The Global Sun Temperature Project This web site allows students from around the world to work together to determine how average daily temperatures and hours of sunlight change with distance from the equator.

In this Internet-based collaborative project, your students share information about water usage with other students from around the country and the world. Their goal is to find the most reliable train for the trip.

They can express large numbers in scientific notation as they "climb" Mt. They can explore mazes and labyrinths utilizing real-life Google Earth images. Train Race In this interactive game, students compute the mean, median, and range of the running times of four trains, then select the one train that will get to the destination on time.

They can apply formulas for the volume of solids while viewing and panning around the Great Pyramids and other 3D buildings.

Students from around the United States created real-life word problems related to their communities. Students learn to collect, organize, and interpret data. That three-year project is no longer active, but the archived questions remain a great source of real-life math problems.

Excellent for an interdisciplinary project!

They can determine the area of such complex polygons as oddly-shaped crop fields. They can learn about proportion as they use exchange rates to find currency amounts while crisscrossing the globe.

Students must develop a hypothesis, conduct an experiment, and present their results. What if the whole world were represented by people? It is mind-boggling, for example, to realize that 61 would be from Asia and only 5 from North America. This page gives a full list of the data collected, links to a lesson plan and to commentary on the statistics.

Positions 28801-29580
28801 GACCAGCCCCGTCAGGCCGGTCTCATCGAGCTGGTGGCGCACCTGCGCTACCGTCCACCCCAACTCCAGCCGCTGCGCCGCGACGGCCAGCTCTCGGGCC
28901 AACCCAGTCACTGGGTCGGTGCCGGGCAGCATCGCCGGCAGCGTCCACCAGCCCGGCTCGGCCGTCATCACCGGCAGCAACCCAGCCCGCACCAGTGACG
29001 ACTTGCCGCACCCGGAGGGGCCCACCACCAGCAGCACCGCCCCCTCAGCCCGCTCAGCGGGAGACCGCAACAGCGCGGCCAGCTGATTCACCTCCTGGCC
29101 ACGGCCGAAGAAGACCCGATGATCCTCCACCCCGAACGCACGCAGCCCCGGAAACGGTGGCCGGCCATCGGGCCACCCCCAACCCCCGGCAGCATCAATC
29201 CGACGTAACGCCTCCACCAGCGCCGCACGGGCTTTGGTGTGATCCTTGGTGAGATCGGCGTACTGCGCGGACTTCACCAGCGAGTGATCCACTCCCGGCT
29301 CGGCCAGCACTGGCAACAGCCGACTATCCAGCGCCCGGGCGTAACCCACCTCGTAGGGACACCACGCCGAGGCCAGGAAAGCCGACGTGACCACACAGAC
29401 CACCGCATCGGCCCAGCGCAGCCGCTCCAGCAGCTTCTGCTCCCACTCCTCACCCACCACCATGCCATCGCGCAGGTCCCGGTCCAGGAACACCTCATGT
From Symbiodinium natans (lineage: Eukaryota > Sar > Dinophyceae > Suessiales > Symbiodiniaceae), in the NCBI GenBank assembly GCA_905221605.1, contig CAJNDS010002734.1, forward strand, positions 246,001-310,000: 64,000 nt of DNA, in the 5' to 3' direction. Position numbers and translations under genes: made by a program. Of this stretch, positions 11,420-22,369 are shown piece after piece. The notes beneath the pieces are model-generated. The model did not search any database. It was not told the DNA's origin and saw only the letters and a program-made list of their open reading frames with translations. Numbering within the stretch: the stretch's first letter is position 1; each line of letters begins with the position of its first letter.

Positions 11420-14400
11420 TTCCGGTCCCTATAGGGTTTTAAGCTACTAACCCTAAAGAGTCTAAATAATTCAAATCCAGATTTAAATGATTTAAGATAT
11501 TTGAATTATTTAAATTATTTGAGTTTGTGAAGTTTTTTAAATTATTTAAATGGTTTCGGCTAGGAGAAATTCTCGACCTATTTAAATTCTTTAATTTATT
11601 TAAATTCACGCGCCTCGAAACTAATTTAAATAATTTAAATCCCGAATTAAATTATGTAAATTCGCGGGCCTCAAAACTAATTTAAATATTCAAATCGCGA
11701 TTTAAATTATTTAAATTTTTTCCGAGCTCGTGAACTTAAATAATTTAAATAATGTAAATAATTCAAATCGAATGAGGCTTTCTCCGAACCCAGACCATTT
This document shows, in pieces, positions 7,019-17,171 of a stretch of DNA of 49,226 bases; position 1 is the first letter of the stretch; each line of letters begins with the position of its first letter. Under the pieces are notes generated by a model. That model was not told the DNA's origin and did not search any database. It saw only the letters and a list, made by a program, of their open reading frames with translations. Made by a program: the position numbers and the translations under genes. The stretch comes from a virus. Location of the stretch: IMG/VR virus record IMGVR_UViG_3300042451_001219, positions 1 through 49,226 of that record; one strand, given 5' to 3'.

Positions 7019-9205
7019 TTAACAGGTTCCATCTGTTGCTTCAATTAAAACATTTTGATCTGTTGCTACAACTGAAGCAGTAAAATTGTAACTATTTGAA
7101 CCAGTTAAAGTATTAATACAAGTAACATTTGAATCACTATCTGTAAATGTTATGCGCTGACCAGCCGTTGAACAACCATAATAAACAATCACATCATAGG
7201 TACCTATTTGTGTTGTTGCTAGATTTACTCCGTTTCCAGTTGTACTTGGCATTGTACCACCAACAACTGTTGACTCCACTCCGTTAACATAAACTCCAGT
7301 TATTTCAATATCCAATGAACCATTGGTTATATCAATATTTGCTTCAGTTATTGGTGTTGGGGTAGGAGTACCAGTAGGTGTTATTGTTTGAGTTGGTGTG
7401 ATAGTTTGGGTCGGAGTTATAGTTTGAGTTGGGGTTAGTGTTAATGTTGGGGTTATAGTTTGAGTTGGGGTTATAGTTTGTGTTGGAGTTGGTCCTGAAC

You will find project information, lesson plans, and implementation assistance at the site. Real World Math This site provides ideas and lessons for integrating Google Earth into the math curriculum; each activity description is accompanied by a related downloadable Google Earth file.

Based on data collected by their household members and their classmates, students will determine the average amount of water used by one person in a day. They can learn about network theory and generalize rules while drawing lines to connect islands.

They can learn about spherical geometry while measuring the angles of triangles constructed on a global scale.

Students can estimate great or small distances and then check actual distances using the Google Earth ruler.manner of using real-life problem solving and the use of student math journals in the classroom. Real-Life Problems in Mathematics The National Council of Teachers of Mathematics (NCTM) decided inthat.

The Share My Lesson MathTeam has brought together a diverse range of free teaching resources for you to use in your classroom. After you’ve downloaded them, why not add a review or a rating so that other teachers can find out how to.

A list of math websites with real-life word problems, real-world math videos, multimedia, or lesson plans. Connecting to Math in Real Life By Wendy Petti Students from around the United States created real-life word problems related to their communities.

That three-year project is no longer active, but the archived questions remain a. Solve the real-life word problems by using the pictures on this printable math worksheet as clues.

Students must decide which operation to use and what kind of answer each question calls for—addition or subtraction. The Search for Real-World STEM Problems and theoretical life forms are not real-world problems—at least not yet.

High school students in.

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